Part 1: Algorithms & Big Data’s Impact on Our Privacy

Data crunching has grown so sophisticated and powerful,

privacy researchers now warn that tracing identities from a pool of supposedly “anonymized” data is not just a possibility,

it’s a certainty.

, NBC News

Recently, I ran across the phrase “the tyranny of algorithms.”  It sounded important and something I should know more about in my quest for digital literacy. I tried to puzzle it out. Tyranny? Was that the heavy boot of a despotic ruler grinding into the backs of millions of people? Algorithm sounded mathematical. I thought it might be a way to sort data to find answers.

I googled the phrase.  Many resources surfaced. A  short Khan Academy video explained algorithms.  The first definition surprised me with its simplicity and application to any project. Their examples were traveling from home to the train station or making a grilled cheese sandwich. It said:  “algorithm (noun) a set of steps to accomplish a task.”

The second definition explained computer algorithms: “start with input data, do complex calculations, stop when we find answer.” The video (4.5 minutes) made it easy to understand algorithms. Read more

Networking for Personal, Local, Regional, or Global Change

Every once in a while I go on a TED Talk or YouTube binge. Not really a binge, more like an immersion into new concepts, ideas, thinking, and people to read more of and about. Once on the TED or YouTube sites, I search for topics or peruse the lists of additional videos that are visible on the side or below the one I am viewing. I subscribe to TED Talks, so I get the talks of the week in my email in box. Some weeks I am not tempted to watch any of the highlighted ones, and sometimes I watch them all. It all depends on my available time, interest, and willingness to while away several hours in the pursuit of learning. Today was a rainy day, perfect for this kind of activity.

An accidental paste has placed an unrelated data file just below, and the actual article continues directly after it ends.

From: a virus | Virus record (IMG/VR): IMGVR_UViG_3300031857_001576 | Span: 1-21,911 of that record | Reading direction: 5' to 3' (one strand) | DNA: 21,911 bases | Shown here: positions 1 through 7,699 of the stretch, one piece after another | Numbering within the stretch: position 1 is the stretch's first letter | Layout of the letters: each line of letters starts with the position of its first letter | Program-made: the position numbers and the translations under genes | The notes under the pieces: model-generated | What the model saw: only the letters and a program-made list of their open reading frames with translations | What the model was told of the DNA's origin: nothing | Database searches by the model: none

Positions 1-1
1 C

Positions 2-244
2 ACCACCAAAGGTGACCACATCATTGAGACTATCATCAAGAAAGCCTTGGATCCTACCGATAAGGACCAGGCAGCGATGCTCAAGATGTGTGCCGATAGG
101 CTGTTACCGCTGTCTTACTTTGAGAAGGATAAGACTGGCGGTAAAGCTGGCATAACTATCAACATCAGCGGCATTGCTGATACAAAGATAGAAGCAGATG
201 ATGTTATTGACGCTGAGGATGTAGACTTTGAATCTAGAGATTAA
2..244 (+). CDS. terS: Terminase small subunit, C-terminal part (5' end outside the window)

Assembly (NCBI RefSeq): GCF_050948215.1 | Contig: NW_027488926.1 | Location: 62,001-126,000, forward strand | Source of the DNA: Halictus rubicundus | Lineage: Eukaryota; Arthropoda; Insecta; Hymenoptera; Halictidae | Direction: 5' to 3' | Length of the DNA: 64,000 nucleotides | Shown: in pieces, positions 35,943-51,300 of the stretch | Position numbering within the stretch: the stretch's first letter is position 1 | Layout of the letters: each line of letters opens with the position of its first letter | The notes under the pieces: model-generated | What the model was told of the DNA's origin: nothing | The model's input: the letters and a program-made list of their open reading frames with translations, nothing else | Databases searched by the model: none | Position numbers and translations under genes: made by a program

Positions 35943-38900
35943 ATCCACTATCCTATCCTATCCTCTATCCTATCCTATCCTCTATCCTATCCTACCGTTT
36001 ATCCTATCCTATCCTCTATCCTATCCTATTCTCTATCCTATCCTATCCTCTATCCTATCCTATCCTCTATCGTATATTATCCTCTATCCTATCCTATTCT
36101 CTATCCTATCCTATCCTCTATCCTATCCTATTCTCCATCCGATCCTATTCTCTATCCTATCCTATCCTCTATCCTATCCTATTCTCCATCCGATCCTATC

The TED Talk that caught my attention from the get go is entitled: What happened when I open-sourced my brain cancer. The artist Salvatore Iaconesi was diagnosed with brain cancer. Instead of continuing with recommended treatment, he decided to create a web site, La Cura (Italian for the cure), put his scans and medical information online, and ask for help healing his whole body, mind, and spirit from those in cyberspace. His site went viral, he received advice from neurosurgeons, oncologists, artists, musicians, regular people. With their help, he formulated his treatment plan, found the surgeon and hospital he used, and changed his lifestyle.

Read more

…the best learning is often self-taught

I read a good bit of the New York Times and Tampa Bay Times last Sunday. It was a luxurious and sensuous use of time as I shared the couch with a greyhound; placing read newsprint to my right and picking up the next unread section from the pile on my left, sipping coffee as I pondered. Sugarman—the greyhound, who can read human body movement and meal preparations in the kitchen—two rooms away—was content with an occasional, quick ear massage.

Two articles riveted my attention. Because they relate to learning online, I would like to reprise a few points here. Read more

Changing at the speed of light – more workplace trends

The last few weeks we have been blogging about workplace changes: the contingent (contracted) worker economy; new platforms acting as “match-makers” for project-based workers and companies; future worker skills and abilities. As if this was not enough change, the two most recent issues of the Harvard Business Review surfaced even more: blowing up HR and working with an augmentation mindset. My world, and my head, are spinning!

photo from: http://www.pbs.org/wgbh/nova/blogs/physics/wp-content/uploads/sites/2/2015/02/lightspeed_620.jp

In December I blogged about the Association of Training and Development changing its name to the Association of Talent Development. Many members of ATD are in HR departments, and provide in-house or contracted workplace training. This shift reflects some of the suggestions in the “Blow Up HR” article in HBR July-August 2015 edition.

As work is automated, and machines get smarter and develop artificial intelligence, workers are already and are going to continue to be displaced. Augmentation, according to HBR in the June 2015  edition, is

seeing smart machines as partners and collaborators in creative problem solving

The article states that augmentation will usher in a new era of work as humans and machines meld.

How is blowing up HR and learning to partner with machines connected?

Read more

BYOD (+SD) to Freelance When and Where You Want

Educated self-starters with digital skills and tools can freelance, earn income, and network to learn to stay ahead of the crowd.

My husband had an outpatient surgical procedure recently. He received excellent care, everything went the way it was supposed to, and he was discharged within the estimated time. What interested me (beyond his quick recovery) is that two of the three RNs who cared for him are contract workers. These professional freelancers projected the same caring attitudes and skill set as the employee nurses. The freelancers were open and friendly making them very approachable; I asked them about their work arrangements. Read more